The text of Harlequin-Amulet survives as a 16-page publication, ‘The Songs Chorusses [sic], &c. with a Description of the Pantomime’, with a brief overview of the plot, which was also widely reported in contemporary newspapers and periodicals. Harlequin-Amulet sets the typical storyline of an eighteenth-century pantomime – a love match between Harlequin and Columbine, thwarted by Pantaloon but then happily resolved – in Welsh scenes, beginning on the island of Anglesey (‘Mona’). The pantomime’s Welsh setting provides a dramatic backdrop of bards in peril (Pantaloon, a mine owner with shades of Edward I in this version, is attempting to destroy them), alongside a series of magical or supernatural events that drive the rest of the plot. Missing from the published songbook, however, are the specific details of the music that was clearly an integral part of this pantomime. Reconstructing its soundtrack means looking elsewhere.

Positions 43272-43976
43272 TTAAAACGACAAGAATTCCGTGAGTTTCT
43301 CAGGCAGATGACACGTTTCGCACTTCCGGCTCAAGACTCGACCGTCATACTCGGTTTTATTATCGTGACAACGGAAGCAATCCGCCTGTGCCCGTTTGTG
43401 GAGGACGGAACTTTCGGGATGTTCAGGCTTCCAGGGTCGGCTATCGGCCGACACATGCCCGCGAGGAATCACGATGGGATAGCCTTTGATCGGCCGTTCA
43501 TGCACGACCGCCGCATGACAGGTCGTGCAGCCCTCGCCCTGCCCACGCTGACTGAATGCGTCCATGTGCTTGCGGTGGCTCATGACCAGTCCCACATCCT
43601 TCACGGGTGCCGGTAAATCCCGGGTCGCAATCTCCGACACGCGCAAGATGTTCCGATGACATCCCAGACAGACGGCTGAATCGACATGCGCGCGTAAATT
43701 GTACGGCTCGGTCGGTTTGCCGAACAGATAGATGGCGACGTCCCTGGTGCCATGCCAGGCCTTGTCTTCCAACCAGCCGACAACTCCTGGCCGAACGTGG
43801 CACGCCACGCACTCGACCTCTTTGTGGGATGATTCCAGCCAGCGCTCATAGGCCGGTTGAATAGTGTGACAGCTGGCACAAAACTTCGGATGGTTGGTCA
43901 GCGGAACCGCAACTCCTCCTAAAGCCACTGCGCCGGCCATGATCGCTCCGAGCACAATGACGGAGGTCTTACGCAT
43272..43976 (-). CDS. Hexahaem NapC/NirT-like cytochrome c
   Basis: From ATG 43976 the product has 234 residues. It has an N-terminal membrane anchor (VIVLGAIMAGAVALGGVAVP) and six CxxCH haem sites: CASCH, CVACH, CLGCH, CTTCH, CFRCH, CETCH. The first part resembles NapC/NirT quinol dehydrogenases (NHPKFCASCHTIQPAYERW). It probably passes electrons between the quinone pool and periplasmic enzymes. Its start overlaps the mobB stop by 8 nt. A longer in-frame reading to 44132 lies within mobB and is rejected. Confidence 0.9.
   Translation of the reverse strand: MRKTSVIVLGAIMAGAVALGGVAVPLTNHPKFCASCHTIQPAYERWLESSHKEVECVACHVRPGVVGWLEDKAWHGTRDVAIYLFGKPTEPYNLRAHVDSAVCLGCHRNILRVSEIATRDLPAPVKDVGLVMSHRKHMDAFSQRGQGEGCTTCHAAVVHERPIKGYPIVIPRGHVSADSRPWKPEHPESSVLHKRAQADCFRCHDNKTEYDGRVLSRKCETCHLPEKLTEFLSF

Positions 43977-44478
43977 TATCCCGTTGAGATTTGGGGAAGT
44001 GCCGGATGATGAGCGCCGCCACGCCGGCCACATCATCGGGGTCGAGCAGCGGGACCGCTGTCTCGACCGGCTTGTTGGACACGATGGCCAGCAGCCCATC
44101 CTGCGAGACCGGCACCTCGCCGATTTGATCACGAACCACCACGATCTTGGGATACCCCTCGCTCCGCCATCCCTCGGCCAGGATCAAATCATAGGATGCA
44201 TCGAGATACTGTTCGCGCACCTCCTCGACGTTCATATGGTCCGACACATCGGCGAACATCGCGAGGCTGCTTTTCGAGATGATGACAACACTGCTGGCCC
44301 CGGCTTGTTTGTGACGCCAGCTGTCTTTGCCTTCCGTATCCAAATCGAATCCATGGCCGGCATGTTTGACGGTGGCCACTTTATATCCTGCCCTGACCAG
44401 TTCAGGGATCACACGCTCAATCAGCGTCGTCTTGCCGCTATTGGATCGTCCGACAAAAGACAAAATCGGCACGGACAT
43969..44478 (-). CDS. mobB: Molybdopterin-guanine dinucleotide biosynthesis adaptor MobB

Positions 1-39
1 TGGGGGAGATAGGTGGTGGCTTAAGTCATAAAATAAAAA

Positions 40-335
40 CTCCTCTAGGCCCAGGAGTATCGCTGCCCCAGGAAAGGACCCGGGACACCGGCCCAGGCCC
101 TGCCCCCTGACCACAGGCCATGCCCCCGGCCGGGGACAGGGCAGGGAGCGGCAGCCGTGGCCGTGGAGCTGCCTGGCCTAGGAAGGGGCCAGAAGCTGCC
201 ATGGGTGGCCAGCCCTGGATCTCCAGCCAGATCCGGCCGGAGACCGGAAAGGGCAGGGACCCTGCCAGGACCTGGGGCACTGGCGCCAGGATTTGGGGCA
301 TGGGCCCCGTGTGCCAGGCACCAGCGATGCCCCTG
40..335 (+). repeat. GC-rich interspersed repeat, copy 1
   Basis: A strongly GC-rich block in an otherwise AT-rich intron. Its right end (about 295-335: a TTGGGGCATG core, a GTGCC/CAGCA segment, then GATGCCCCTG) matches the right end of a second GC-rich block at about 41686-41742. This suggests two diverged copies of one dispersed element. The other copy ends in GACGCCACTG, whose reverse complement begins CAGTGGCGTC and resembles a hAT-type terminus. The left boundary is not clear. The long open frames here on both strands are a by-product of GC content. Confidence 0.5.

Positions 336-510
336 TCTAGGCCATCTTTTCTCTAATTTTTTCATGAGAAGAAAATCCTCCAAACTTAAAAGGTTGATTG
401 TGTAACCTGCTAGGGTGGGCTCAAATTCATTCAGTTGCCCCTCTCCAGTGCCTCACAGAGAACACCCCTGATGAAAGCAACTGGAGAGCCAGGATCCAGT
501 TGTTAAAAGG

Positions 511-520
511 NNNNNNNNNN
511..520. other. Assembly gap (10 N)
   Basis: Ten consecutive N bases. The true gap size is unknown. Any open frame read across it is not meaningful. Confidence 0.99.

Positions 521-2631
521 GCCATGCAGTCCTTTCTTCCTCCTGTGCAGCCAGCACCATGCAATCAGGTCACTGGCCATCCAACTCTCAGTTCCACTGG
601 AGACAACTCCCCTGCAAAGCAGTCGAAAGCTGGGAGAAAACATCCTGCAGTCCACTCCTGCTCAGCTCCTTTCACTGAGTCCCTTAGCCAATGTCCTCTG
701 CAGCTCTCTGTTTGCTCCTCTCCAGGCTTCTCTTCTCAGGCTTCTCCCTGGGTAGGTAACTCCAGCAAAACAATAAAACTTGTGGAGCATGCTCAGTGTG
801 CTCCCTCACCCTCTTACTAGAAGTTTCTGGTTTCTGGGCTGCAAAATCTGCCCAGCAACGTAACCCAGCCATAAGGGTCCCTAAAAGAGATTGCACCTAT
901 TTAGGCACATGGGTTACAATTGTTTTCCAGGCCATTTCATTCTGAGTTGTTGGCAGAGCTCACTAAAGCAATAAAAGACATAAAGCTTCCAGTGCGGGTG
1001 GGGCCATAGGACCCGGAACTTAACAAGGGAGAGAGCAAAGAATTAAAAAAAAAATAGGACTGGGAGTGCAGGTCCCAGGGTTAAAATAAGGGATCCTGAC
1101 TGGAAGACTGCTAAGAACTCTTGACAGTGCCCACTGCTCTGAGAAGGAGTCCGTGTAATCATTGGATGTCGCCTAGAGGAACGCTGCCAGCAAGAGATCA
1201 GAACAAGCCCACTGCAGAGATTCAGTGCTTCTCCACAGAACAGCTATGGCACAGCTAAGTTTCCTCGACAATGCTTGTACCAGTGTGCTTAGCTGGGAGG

The cast list shows that the music for Harlequin-Amulet mixed old and new material, with a ‘New Overture, Songs & Choruses’ by the Drury Lane musician Thomas Shaw and ‘Tunes Selected from the Welch Bards, by Mr. BYRNE’. ‘Mr. Byrne’ was the dancer James Byrne, whose portrayal of Harlequin in this production was a defining moment in the history of pantomime, while ‘Tunes … from the Welch Bards’ probably refers to Edward Jones’s 1784 Musical and Poetical Relicks of the Welsh Bards, the most influential collection of Welsh song in the later part of the eighteenth century (2). An accessible and well-known sourcebook, Jones’s Relicks would have been the obvious place to turn. Using Wales as the basis for a successful theatre piece in 1800 would perhaps have seemed even more obvious. Celtic revivalism in the second half of the eighteenth century had made Wales one of Romanticism’s key zones in ways that are widely visible in the period’s art and literature, not least in Harlequin-Amulet’s Thomas Gray-like bardic scenes. As a nearer precedent, the most popular play staged in the summer of 1798 was James Boaden’s Cambro-Britons, an Historical Play – a Welsh-set medieval drama featuring wild and desolate landscapes, Gothic shocks, and a deception-and-murder plotline.